Business Basics started out as a way to educate would-be and current entrepreneurs on the basics of running a business, and has slowly morphed into a place where we can try to tackle some of the most common questions we get about the ins-and-outs of business ownership. But, after looking through a few old posts, we were surprised we hadn’t delved into a very, very important part of running a business – protecting your intellectual property! To help rectify this, here is the first post in a series looking at IP protection. This week we are going to look at the trademark.
Most business owners realize that the marketing slogans, logos, and other trademarks and service marks used by their company are extremely valuable commodities. The amount of time, effort, and dollars that go into establishing these things can add up quickly and pay off huge with a brand that reaches large amounts of valuable customers.
But just like any other asset, these things need to be actively protected in order to keep that money from going to waste.
What Is a Trademark?
First, it’s important to understand exactly what you’re protecting.
This week’s letter-based-topic might seem like a stretch since, really, the subjects are trademarks and copyrights – neither of which begin with an r. But putting registered in front of those terms is not just a cop-out that a lazy writer has used to fit with a weekly theme. There are actually very important distinctions between registered and unregistered intellectual properties.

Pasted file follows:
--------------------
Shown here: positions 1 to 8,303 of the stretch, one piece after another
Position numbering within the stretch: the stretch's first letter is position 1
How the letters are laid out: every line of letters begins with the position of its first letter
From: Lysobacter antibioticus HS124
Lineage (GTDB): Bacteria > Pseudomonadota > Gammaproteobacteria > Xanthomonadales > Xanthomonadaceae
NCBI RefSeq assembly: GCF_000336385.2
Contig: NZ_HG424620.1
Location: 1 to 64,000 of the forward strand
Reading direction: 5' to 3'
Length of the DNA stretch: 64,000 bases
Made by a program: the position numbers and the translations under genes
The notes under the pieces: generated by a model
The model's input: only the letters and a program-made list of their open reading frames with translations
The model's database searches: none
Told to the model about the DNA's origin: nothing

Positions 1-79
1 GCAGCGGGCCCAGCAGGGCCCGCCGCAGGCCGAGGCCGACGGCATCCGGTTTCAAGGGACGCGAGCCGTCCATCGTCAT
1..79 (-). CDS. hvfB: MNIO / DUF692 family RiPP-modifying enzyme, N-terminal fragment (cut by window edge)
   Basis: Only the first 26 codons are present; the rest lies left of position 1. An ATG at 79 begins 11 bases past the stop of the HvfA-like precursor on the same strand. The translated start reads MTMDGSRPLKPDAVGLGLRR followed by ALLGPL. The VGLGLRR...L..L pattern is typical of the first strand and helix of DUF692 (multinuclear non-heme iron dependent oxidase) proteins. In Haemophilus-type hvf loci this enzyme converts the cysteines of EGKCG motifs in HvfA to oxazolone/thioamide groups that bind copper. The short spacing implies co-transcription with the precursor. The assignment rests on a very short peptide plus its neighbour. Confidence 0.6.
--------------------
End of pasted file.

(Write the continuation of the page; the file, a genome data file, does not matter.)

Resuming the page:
Technically, you do not have to register trademarked or copyrighted property. An unregistered trademark simply needs the little ™ symbol next to it and, voilà, the property is unofficially trademarked. You can even establish a proprietary right to the mark by using it in the market.
The same general principle is also applicable to copyrights. When the United States signed onto the Berne Convention in the late 80′s, it effectively agreed to see an author copyrighting his or her work as an automatic right. That means that, thanks to the Berne Convention, no registration is required to copyright something in the United States.
|There are numerous advantages to securing federal registration of a trademark. Perhaps the most important advantage is that federally registered trademarks are national in scope, regardless of the actual geographic use made of the mark. This national scope contrasts greatly with the limited geographic range of common law trademarks.Additional substantive benefits received through federal registration include: